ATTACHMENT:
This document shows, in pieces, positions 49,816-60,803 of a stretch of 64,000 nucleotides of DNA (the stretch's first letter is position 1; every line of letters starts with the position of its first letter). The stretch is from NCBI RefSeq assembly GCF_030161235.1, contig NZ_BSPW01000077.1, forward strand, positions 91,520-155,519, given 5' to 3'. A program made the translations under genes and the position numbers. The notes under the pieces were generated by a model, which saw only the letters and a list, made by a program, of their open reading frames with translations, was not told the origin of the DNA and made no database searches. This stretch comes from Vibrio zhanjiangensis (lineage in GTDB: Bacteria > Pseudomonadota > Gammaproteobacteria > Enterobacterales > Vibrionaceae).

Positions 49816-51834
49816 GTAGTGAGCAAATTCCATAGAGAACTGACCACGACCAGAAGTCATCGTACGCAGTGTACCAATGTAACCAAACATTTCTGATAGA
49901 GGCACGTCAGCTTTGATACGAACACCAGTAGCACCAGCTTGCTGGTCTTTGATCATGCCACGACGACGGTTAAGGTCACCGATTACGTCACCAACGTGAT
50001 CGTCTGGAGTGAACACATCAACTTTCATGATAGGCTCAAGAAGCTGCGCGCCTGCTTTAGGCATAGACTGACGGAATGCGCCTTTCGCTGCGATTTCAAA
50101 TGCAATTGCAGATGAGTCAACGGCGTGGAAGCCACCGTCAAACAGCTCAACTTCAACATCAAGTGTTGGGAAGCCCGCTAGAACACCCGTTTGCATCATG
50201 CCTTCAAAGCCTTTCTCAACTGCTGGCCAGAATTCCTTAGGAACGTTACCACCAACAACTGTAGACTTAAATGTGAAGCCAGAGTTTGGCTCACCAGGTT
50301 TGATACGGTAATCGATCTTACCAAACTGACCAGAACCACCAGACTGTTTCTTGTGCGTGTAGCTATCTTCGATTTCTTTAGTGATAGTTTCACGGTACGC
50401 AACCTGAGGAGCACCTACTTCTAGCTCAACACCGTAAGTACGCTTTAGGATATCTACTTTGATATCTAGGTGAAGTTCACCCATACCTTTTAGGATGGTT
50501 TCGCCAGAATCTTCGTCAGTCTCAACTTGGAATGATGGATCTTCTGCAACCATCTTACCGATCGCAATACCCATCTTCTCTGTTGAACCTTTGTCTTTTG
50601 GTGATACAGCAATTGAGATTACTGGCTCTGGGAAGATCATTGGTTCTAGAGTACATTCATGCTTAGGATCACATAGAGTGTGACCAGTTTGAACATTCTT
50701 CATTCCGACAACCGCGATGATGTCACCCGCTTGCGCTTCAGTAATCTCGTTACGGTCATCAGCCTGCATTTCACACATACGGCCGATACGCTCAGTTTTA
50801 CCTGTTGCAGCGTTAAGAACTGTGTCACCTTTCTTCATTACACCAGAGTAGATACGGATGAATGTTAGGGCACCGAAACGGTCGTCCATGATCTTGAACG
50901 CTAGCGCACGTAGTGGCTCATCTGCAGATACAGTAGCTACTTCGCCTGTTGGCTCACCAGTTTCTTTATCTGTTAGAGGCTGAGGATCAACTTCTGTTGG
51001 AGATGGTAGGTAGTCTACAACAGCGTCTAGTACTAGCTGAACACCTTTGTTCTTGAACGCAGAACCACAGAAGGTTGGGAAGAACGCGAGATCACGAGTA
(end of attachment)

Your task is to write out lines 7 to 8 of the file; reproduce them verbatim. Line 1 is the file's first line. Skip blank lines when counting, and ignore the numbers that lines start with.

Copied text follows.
50201 CCTTCAAAGCCTTTCTCAACTGCTGGCCAGAATTCCTTAGGAACGTTACCACCAACAACTGTAGACTTAAATGTGAAGCCAGAGTTTGGCTCACCAGGTT
50301 TGATACGGTAATCGATCTTACCAAACTGACCAGAACCACCAGACTGTTTCTTGTGCGTGTAGCTATCTTCGATTTCTTTAGTGATAGTTTCACGGTACGC